The state government says a proposed overhaul of one of the Sunshine Coast’s busiest interchanges is still high on its agenda but it can’t say how, when or even if it will be completed.
Plans for Stage 1 of the Mooloolah River Interchange Upgrade were cast into disarray in November, when the federal government announced it would essentially withdraw a $160 million commitment towards it.
The decision came after early works were undertaken and properties were marked for resumption.
It left a large part of the region’s road transport future in limbo, ahead of a population boom and the 2032 Olympic Games.
The $320 million project was initially expected to be funded 50:50 by the state and federal governments.
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A Department of Transport and Main Roads spokesperson said the state government had not given up on the proposal but it did not know how it would be paid for.
“While the Mooloolah River Interchange Upgrade (Stage 1) remains a priority for the Queensland Government, project cost and funding contributions for Stage 1 are subject to further consideration and negotiation,” they said.
The MRIU was expected to ease traffic congestion and provide more efficient travel to and from the heart of the Sunshine Coast.
A spokesperson for transport advocacy group Rail Back on Track, Jeff Addison, said traffic woes could be significantly alleviated if planned rail projects were fully funded and completed in a timely manner.
He said it was a shame that plans for the MRIU ground to a halt after works had started and it could lead to “more gridlock and commute times”.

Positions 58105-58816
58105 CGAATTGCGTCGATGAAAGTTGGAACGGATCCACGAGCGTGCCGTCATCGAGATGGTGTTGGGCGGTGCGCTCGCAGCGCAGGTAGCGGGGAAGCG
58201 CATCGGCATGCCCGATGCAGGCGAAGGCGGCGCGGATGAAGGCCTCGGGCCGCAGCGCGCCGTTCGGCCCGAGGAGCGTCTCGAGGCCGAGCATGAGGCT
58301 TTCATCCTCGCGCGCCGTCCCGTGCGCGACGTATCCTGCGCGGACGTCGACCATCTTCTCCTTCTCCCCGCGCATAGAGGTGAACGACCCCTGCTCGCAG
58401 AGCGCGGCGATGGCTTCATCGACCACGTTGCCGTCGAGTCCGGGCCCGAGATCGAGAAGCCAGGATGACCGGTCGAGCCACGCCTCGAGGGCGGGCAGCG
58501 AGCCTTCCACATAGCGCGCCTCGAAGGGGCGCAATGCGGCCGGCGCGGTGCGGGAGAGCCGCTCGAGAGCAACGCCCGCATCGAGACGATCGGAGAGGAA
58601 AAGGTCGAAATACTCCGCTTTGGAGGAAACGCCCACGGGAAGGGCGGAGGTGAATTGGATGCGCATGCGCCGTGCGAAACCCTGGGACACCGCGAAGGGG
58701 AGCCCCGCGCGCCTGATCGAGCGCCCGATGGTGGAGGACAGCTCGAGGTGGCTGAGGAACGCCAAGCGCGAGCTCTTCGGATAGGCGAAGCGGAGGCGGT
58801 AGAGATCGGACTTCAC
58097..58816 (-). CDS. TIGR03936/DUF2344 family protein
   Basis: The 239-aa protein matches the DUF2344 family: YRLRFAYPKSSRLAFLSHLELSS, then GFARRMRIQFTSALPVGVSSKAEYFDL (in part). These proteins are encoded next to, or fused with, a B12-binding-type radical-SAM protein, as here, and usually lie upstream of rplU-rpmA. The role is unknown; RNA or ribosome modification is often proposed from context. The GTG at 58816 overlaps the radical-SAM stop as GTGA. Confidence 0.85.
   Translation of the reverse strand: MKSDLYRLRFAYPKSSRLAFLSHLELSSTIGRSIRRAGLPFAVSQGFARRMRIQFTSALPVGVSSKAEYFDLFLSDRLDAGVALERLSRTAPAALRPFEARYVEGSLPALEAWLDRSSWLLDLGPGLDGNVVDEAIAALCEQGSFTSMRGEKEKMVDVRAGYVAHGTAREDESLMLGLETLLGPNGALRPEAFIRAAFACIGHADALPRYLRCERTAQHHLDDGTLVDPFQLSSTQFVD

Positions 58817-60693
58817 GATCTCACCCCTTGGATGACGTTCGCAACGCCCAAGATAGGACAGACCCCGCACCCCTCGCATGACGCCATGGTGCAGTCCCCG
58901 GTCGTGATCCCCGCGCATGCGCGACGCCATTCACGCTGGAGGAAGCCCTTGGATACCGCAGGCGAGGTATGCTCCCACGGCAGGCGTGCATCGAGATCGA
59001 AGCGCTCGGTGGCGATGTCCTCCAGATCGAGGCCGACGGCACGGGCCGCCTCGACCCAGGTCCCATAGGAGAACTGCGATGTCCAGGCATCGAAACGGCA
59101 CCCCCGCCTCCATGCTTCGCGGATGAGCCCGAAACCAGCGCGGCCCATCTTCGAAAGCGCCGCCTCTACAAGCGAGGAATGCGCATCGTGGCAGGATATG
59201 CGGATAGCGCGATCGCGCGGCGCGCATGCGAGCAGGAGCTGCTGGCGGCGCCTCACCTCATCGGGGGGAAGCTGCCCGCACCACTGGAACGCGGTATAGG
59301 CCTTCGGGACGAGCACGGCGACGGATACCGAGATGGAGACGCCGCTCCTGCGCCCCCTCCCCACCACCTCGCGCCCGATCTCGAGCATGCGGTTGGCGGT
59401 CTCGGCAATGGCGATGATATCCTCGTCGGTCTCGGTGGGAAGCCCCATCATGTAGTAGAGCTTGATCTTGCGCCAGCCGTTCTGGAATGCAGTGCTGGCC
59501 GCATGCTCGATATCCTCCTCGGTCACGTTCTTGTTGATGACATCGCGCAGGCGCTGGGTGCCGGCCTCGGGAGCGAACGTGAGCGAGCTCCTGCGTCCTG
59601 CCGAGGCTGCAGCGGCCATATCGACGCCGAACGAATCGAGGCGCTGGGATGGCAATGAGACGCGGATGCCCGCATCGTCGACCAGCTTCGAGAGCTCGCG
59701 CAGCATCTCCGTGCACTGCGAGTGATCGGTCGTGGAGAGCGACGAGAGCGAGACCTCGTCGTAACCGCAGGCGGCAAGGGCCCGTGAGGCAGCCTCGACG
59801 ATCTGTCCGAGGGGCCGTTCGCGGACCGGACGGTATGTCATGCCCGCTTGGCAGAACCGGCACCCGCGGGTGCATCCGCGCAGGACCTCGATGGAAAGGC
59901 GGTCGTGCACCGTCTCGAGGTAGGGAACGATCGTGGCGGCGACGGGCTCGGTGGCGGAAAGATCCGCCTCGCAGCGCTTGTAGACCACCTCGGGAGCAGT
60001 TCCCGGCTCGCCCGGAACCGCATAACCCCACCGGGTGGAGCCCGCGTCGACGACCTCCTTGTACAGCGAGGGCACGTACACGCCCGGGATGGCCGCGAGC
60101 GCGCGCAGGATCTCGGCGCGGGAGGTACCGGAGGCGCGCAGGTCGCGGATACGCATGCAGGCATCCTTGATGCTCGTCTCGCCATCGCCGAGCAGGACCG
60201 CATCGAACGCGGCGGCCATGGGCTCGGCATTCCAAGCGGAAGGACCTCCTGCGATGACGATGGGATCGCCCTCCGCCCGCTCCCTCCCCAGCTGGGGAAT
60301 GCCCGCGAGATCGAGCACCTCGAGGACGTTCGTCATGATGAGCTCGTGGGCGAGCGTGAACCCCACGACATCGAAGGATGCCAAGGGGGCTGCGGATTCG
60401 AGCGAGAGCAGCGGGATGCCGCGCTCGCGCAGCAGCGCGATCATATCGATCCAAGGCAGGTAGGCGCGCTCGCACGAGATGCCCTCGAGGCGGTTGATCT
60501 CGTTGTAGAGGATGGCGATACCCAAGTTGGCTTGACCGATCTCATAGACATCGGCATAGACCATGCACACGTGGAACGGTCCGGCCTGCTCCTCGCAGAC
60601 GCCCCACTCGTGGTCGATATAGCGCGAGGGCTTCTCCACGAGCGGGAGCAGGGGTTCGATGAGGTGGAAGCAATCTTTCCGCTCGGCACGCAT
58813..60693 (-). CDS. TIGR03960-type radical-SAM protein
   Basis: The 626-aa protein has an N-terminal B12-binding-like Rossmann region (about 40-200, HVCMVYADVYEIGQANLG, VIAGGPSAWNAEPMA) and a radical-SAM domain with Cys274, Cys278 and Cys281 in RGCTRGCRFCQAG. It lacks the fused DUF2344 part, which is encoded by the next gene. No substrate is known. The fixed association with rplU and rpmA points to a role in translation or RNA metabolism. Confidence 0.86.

He said they required more funding and works, and he said they would take the pressure off the road network.
“It is always disappointing when funding is withdrawn from any projects on the burgeoning Sunshine Coast, especially when part-way through active site works and building demolitions upon prior resumed properties,” he said.
“But as a rail and public transport advocacy group, our focus is on the lack of rail and the abysmal rail services to the region.
“Clearly, given that it (the MRIU) had $320 million joint state and federal funding, it was needed.
“Our preference is for the much-needed and prior-promised 37km rail from Beerwah to Maroochydore (DSCRL) to be built as soon as possible as a first priority.”
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He said the state government had a “topsy-turvy approach”, favouring road over rail.
“That mindset has to change,” he said.
“We need to do the rail first and then assess the roads situation, not the other way around.
“After proper rail is installed and provided with adequate services, then, and only then, assess the road transport issues – should they arise.
“If the rail is provided with appropriate frequency, speed of travel better than vehicular traffic and bus feeder services to/from rail stations, then we see the roads issues being significantly ameliorated.”
The federal government has $1.6 billion on the table for the DSCRL, but is reviewing the project amid fears of a cost blowout, while the state government has committed just $14 million towards planning. The B2N rail upgrade is underway, with works on associated roadways and car parks built.
Meanwhile, the state government said the planned Nicklin Way – Third Avenue extension at Caloundra was also still being considered, after the federal government withdrew $7 million in funding for it.
“Project cost and funding contributions are subject to further consideration and negotiation,” a TMR spokesperson said.
The extension was to be part of the Caloundra Transport Corridor Upgrade.
Section one of the CTCU (Omrah Avenue to Arthur Street) is funded by Sunshine Coast Council.
“The Department of Transport and Main Roads and SCC remain committed to delivering this important upgrade,” the spokesperson said.
“The project team will continue to finalise the design for the project taking into consideration key project delivery objectives, active transport pathway locations, landscaping and environmental requirements within available funding. Design is expected to be completed in mid-2024.”
Federal Infrastructure Minister Catherine King said late last year that federal government funding commitments for the MRIU and the Nicklin Way – Third Avenue projects would be withdrawn, after a review of the infrastructure pipeline revealed many projects that were committed by the previous government did not represent value for money.
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